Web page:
Cleveland Cavaliers' LeBron James (23) shoots over Toronto Raptors' Landry Fields (2) and Jonas Valanciunas in the fourth quarter of an NBA basketball game Tuesday, Dec. 9, 2014, in Cleveland. James scored 35 points to lead the Cavaliers to a 105-101 win. (AP Photo/Mark Duncan)
Cleveland Cavaliers guard Kyrie Irving grimaces as he holds his knee following an injury in the second quarter of an NBA basketball game against the Oklahoma City Thunder in Oklahoma City, Thursday, Dec. 11, 2014. (AP Photo/Sue Ogrocki)
NEW ORLEANS — LeBron James refused let his sore left knee sideline him more than one game and returned to the starting lineup Friday night against the Pelicans.
Stressing that he passed all the "necessary tests" during pregame warm-ups, James added, "I don't like to miss any games. ... but more than anything I hate not being out there for my teammates."
Kyrie Irving also was in the lineup in New Orleans despite injuring his left knee a night earlier in Oklahoma City. With James sitting out the entire game against the Thunder and Irving out for part of it, Cleveland had its eight-game winning streak snapped in a 103-94 loss.
James said his knee began hurting in the second half of Cleveland's victory over Toronto on Tuesday night, but he could not recall if the injury occurred on a specific play, even after reviewing game video.
Cavaliers coach David Blatt said the fact that James could not figure out when the injury occurred left the club "pretty confident it's not an injury of a serious nature."
James said the swelling worsened before he decided to sit out Thursday night's game in Oklahoma City.
"I didn't feel like I could give my game to my teammates like I'm capable of doing," James said. "If I'm out, there's a real reason why I'm out."
James, who turns 30 on Dec. 30, said he isn't terribly interested in reducing his minutes or sitting out periodically simply for purposes of rest as long as he still feels capable of playing through pain,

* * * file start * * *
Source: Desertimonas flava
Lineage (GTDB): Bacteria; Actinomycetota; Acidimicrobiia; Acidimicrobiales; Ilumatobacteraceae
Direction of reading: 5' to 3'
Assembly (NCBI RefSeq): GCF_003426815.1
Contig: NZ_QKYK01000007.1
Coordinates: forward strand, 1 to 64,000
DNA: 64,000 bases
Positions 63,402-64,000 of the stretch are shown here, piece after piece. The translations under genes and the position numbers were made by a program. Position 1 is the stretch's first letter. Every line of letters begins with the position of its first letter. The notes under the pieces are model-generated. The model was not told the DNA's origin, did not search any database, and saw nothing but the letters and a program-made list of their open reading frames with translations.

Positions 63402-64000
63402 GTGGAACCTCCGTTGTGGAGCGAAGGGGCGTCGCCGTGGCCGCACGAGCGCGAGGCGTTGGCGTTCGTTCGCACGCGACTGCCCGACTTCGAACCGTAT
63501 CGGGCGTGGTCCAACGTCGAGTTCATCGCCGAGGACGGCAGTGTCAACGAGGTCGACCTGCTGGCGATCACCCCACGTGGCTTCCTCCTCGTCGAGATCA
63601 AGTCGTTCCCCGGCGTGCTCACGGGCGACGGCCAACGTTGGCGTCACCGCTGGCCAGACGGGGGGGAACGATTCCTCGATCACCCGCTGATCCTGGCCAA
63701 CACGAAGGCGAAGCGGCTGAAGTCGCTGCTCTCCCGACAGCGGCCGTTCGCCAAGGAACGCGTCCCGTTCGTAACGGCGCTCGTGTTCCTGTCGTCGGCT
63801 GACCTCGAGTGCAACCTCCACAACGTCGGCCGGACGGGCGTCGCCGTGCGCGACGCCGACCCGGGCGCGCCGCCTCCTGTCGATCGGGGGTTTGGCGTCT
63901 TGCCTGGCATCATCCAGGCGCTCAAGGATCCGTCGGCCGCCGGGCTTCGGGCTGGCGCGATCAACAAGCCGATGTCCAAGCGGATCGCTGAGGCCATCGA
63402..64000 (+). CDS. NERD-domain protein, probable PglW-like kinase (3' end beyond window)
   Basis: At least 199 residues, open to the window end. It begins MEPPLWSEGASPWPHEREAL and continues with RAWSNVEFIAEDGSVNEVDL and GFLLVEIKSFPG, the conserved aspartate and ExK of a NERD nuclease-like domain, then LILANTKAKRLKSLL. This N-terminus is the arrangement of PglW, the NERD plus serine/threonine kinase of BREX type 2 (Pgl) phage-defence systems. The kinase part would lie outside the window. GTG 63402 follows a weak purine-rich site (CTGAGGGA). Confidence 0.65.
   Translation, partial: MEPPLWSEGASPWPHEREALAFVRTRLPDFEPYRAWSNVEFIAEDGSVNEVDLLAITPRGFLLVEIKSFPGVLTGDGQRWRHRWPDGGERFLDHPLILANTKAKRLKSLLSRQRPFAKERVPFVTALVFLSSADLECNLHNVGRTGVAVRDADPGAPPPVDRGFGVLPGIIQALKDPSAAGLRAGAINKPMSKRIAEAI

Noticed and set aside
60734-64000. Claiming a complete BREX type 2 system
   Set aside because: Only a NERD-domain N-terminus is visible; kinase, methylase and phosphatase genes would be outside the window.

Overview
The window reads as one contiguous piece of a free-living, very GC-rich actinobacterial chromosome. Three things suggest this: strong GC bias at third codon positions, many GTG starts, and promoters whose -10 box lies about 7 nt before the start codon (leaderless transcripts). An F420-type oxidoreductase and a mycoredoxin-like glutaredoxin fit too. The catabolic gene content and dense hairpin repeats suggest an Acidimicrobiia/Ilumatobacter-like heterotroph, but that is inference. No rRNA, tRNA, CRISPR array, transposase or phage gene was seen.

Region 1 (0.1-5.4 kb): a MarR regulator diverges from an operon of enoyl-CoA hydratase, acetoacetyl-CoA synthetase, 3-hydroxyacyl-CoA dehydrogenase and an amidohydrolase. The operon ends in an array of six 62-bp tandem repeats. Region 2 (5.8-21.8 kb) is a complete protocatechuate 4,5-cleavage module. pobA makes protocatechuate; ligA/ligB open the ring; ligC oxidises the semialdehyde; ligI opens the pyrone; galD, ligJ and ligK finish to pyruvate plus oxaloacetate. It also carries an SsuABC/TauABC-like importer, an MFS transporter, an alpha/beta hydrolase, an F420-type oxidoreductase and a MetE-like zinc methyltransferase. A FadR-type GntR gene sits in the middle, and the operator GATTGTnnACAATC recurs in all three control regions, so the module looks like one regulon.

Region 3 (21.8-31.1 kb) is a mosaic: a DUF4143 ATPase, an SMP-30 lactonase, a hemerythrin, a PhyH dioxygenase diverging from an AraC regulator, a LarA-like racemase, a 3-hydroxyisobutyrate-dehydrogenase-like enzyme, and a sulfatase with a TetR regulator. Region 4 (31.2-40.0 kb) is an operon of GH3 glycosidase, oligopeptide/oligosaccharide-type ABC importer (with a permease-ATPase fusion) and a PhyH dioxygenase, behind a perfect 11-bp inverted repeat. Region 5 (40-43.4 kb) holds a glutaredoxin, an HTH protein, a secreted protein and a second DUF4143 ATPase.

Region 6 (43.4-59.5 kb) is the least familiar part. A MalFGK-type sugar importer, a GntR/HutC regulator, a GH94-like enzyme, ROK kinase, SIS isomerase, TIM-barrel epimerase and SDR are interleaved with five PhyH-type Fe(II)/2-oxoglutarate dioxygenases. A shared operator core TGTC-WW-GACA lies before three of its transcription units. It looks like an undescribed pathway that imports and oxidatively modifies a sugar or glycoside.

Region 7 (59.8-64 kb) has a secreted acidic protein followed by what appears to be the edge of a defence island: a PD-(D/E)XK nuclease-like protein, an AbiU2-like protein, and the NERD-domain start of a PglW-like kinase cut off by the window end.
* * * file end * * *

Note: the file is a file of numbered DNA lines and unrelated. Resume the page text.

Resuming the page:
"I've got so much love for the game I try to give everything I can to it where I can. So when I'm done and I can't play the game no more, I'll wish I got those games back," James said. "But I do got to be smart sometimes rounding 30 in a couple days, so we'll see."
Blatt also wavered when asked about the prospect of reducing playing time for James, noting that his 38 minutes per game so far this season is already more than a minute below his career average.
"I think we're doing pretty good in that area. Obviously we'd like to see him on the court for as many valuable minutes as possible each game, and where and when it's possible to give him more rest, we will," Blatt said. "But right now I just want to see him get healthy as quickly as possible. That's the major thing."
Irving was helped off the court Thursday night after knocking knees with Oklahoma City's Russell Westbrook, but returned to the game.
"I hurt a little bit this morning," said Irving, who before the game spent several minutes sitting on the floor in front of his locker, wearing inflatable compression casts designed to improve blood circulation in one's legs.
"Obviously you never know what can happen in a day or so, but for me, even regardless of it hurting or not, I was going to try to give it a go," Irving said.
Irving added that losing the night before had little to do with his or James' motivation to return in New Orleans. They just wanted to play.
"We don't want to think too deeply about being worried if one person doesn't play or not. That's just part of the game," Irving said. "But as competitors, we obviously want to play for our teammates and be out there. It's not a sense of urgency or anything like that. We want to play. We want to play the game we love and that's as simple as it gets."
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